Music Review

Book Reviews and Reading Diary
CD Buying Guide and Music Links
Best-of lists
CD Reviews
CDs, sorted by Style
CDs, sorted by year issued
CDs, sorted by publication review ran in
CDs by San Diego bands
All CDs, sorted by band name
All CDs, sorted by album title
Favorite quotations
Contact Me

Mellow, attractive country-rock

By The Coyote Problem

Self-released: 2007

Buy this CD from CD Baby
Buy it now

This review first appeared in Turbula in May 2007.

The second CD from San Diego County's the Coyote Problem finds the band presenting a likeable, radio-friendly country-rock hybrid of the sort that the Eagles, Linda Ronstandt and Pure Prairie League popularized 30 years ago. But fellow '70s country-rockers Poco might be a better comparison, as the music found on the Coyote Problem's "California" is of a similarly mellow appraoch. (And lead singer Peter Bolland's voice is fairly similar to those of one-time Poco singers Rusty Young and Paul Cotton.)

The 16 songs here were all written by Bolland, who also plays guitar for the trio. There are some lovely melodies here, and a few truly memorable hooks.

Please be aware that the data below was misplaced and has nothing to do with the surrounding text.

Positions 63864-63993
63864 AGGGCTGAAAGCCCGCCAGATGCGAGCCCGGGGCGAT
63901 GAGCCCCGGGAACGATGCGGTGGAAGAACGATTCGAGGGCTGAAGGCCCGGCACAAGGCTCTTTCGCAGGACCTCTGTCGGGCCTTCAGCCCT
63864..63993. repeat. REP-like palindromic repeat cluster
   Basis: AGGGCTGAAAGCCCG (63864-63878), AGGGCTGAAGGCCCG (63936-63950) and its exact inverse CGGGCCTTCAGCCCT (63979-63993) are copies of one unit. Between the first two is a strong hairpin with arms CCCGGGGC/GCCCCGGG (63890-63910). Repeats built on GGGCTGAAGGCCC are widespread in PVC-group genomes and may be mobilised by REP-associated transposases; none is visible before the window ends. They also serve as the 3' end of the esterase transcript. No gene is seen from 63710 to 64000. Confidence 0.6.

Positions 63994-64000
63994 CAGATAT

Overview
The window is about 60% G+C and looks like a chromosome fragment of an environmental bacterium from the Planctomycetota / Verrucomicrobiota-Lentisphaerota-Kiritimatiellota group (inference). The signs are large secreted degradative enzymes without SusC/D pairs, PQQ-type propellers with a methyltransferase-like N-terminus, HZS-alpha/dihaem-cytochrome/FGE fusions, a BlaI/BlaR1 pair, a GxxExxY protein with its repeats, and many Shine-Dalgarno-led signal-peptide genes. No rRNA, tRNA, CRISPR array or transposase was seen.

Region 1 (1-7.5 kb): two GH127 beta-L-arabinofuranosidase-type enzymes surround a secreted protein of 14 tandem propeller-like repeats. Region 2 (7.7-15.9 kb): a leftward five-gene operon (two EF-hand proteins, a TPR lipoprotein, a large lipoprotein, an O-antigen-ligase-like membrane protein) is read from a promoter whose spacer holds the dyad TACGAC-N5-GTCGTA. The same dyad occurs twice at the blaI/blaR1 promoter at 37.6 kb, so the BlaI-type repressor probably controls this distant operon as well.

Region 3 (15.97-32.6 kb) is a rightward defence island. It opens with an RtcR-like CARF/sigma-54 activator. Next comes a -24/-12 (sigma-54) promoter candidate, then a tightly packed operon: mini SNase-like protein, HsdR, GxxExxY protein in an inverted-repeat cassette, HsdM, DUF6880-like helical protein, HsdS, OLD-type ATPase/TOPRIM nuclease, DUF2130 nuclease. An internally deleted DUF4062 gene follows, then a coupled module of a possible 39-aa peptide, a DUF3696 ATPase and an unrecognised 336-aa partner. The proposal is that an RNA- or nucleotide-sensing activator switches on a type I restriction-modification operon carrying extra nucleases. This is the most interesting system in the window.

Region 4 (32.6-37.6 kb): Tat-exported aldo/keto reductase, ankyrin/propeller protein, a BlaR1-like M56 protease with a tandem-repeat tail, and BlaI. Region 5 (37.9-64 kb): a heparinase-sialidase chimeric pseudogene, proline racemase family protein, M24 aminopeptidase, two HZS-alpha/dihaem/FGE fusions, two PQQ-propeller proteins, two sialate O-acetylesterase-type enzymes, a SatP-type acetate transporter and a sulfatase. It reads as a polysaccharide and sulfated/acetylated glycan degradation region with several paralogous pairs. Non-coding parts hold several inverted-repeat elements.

What's most remarkable about this album, though, is how fully integrated the band's sound is. Yes, Bolland's slightly raspy vocals are a major component of the band's sound, but so is the casual, loping rhythm of drummer Danny Cress and the tightly woven interplay between Billy Fritz's bass and Bolland's guitar, as are the vocal harmonies of Bolland and Fritz. The band itself has a personality apart from that of its three members.

"Into the Mystery" is a good example of that personality. The song opens with a Mexican-tinged guitar passage before Bolland's attractive tenor singing voice takes the lead atop a gently rocking guitar-bass-drums backbeat. "She's Alone Again" is another gem: plush-pile vocal harmonies caressing gorgeous melodic theme. "I Still Believe" is also a keeper.

The only drawback on this album is that almost all of the songs have the same relaxed, mellow feel. Listening to 16 songs performed in a subdued meter is a bit repetitve after awhile. Even the relatively uptempo songs, like "Let's Get Drunk," "England" and "I Got Out," would be most other bands' ballads. The band simply never lets loose and rocks out – and without some pure rock 'n' roll, how much of a country-rock hybrid is it?